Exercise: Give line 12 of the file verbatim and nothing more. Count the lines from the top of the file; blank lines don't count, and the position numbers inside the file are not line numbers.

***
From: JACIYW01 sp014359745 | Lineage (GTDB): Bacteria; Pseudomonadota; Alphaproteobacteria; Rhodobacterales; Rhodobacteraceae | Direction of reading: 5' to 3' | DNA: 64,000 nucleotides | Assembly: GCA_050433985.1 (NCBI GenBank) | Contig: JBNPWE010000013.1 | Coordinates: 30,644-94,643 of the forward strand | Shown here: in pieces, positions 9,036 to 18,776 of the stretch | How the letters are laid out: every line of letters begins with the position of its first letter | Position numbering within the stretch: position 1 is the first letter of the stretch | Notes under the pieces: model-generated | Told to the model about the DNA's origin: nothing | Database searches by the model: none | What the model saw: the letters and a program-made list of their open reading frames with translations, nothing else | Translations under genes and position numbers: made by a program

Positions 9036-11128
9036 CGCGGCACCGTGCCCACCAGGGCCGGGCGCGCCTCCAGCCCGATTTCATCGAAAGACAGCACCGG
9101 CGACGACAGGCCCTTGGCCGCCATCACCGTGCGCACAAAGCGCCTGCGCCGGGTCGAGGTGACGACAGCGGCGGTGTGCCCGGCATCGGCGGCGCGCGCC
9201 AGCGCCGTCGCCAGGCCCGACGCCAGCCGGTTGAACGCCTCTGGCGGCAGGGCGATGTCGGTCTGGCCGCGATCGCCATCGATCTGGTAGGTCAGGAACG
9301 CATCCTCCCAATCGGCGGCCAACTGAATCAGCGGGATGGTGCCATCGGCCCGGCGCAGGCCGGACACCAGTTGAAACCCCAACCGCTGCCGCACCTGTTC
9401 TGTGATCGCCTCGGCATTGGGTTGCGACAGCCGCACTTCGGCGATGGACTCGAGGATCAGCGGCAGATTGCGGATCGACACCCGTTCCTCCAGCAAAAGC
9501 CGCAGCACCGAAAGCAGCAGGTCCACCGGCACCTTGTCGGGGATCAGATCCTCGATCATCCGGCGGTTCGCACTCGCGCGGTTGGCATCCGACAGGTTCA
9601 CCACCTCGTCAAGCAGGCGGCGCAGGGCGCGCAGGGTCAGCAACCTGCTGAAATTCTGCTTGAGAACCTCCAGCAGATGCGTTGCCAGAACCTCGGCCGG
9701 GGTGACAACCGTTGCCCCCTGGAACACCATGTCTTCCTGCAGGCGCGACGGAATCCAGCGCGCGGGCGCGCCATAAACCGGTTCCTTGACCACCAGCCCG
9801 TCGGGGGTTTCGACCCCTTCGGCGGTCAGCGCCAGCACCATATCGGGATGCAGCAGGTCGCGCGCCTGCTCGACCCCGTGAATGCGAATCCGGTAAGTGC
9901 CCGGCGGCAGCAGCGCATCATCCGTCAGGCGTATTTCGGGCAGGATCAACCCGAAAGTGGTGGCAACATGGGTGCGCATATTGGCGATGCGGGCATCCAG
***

9901 CCGGCGGCAGCAGCGCATCATCCGTCAGGCGTATTTCGGGCAGGATCAACCCGAAAGTGGTGGCAACATGGGTGCGCATATTGGCGATGCGGGCATCCAG